He took pride in his blue-collar background and excelled in tasks ranging from building vehicles to constructing gates.

Through his craftsmanship, "Bam Bam" found fulfillment in providing for his wife and two daughters, Kauanoe and Sariyah.

One of Sion's most iconic pictures is the one featuring himself surfing with Sariyah on the north shore of Oahu.

The Live Like Sion Gromfest, the Steep and Deep Pipeline Backdoor Photo Challenge, and the Killa Papio Fishing Tournament are two events honoring the Kauai surfers' legacy.

Live Like Sion

Sion Milosky: the surfer who said that the ultimate aim is to get barreled | Photo: WSL

Milosky's altruistic nature is also always remembered.

A few months before his death, a woman was swept out to sea in front of Sion's house at Rocky Point after dark.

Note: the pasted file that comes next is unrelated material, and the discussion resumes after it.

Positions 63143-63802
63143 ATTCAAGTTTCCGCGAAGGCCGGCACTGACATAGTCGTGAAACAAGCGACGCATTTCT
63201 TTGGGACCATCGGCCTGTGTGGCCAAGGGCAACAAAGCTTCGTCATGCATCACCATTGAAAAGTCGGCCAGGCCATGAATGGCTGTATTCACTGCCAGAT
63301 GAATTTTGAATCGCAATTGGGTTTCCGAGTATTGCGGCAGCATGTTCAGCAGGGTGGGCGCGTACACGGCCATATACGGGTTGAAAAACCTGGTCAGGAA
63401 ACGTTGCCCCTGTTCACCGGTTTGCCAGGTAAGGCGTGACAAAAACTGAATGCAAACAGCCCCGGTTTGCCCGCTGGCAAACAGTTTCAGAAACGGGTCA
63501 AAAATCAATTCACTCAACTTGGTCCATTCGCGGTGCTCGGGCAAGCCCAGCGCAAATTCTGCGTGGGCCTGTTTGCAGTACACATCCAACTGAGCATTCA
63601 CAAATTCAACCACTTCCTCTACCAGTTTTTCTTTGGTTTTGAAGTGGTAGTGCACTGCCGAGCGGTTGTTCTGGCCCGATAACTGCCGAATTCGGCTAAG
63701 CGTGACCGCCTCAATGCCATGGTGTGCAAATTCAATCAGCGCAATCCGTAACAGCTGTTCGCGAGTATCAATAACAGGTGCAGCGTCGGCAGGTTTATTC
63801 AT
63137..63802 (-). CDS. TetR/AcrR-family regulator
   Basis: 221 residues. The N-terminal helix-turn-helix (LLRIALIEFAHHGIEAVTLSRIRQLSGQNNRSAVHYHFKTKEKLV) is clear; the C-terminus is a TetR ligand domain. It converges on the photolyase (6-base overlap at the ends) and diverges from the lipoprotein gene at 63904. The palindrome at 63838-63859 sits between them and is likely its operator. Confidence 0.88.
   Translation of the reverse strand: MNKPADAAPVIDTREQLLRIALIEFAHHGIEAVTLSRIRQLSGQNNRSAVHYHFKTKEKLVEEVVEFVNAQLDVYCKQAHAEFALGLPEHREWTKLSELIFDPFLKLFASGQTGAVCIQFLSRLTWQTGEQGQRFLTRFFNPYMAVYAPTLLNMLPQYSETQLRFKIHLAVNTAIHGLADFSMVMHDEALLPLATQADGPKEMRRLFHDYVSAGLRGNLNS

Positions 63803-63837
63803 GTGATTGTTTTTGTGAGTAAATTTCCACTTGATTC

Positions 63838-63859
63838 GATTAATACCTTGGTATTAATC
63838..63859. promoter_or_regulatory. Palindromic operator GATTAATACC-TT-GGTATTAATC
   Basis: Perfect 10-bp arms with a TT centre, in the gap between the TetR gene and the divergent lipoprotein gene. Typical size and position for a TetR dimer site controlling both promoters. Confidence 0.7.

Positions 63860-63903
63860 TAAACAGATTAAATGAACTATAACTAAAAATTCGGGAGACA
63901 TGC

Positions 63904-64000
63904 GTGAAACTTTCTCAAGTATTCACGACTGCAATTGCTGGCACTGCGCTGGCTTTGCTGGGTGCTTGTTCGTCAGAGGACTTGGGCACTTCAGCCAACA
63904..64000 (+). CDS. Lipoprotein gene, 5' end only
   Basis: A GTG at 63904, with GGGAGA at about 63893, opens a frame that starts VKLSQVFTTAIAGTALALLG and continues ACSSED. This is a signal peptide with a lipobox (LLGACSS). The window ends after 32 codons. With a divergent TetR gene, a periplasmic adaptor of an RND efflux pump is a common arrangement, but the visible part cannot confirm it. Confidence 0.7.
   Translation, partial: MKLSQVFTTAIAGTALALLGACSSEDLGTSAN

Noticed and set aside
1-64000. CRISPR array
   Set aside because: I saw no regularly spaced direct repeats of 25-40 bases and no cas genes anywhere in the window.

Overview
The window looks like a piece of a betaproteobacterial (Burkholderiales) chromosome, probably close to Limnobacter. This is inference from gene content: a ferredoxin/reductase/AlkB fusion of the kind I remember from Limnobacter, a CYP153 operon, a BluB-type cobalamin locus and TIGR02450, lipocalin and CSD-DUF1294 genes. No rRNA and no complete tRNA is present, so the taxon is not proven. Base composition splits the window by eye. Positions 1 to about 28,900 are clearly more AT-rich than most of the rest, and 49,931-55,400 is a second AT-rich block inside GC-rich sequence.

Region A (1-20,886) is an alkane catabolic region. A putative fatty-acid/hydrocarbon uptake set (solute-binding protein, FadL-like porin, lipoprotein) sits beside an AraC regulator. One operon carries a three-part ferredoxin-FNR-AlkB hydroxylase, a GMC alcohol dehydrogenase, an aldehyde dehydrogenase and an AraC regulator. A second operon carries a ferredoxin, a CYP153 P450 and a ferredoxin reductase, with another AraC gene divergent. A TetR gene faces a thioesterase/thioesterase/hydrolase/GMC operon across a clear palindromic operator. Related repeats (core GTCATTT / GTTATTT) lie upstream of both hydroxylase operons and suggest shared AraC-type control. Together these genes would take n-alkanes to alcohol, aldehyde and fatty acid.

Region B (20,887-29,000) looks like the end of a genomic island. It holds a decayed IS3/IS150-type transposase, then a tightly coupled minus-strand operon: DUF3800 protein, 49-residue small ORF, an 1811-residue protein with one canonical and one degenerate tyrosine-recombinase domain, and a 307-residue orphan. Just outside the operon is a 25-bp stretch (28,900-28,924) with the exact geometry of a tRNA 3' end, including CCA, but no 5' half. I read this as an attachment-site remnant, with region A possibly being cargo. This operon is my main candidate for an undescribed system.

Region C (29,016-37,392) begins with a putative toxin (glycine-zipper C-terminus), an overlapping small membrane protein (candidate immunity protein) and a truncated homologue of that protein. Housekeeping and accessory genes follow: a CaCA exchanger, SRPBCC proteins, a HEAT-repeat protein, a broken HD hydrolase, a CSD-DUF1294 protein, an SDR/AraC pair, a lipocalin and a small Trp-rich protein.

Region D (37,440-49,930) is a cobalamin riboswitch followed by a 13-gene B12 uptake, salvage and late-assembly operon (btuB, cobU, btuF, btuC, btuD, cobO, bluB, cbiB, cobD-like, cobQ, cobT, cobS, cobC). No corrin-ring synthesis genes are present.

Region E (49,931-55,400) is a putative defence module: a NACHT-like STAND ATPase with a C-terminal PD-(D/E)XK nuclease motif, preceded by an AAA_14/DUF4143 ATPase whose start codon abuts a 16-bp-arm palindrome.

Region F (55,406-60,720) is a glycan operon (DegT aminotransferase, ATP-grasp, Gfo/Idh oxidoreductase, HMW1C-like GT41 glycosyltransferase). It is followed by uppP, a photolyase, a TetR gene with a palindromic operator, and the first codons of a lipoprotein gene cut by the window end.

As the fire crew arrived and started unpacking, Sion grabbed his longboard and silently paddled out into the pitch-black, turbulent waters.

For 45 minutes, he searched and called out until he miraculously found the woman alive.

In disbelief, he pulled her onto his board and paddled her back to shore, saving her life.

She never thanked him. The story never made the news, and he never received an award.

Sion didn't seek recognition; he simply did what needed to be done.

The hashtag #livelikesion invites us to remember the humorous, laid-back, fearless, and generous individual who passed away doing what he loved most.

"It's not about making a big drop," Milosky once revealed in an interview.

"The ultimate aim is to get barreled. Powering into the biggest wave and the biggest barrel. That would be a nice feeling - for people to say, 'Hey, Sion, he caught some of the biggest waves ever ridden.'"

Words by Luís MP | Founder of

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He's one of the legends of surfing history who passed away too soon. Sion Milosky was 35 when he rode his final wave.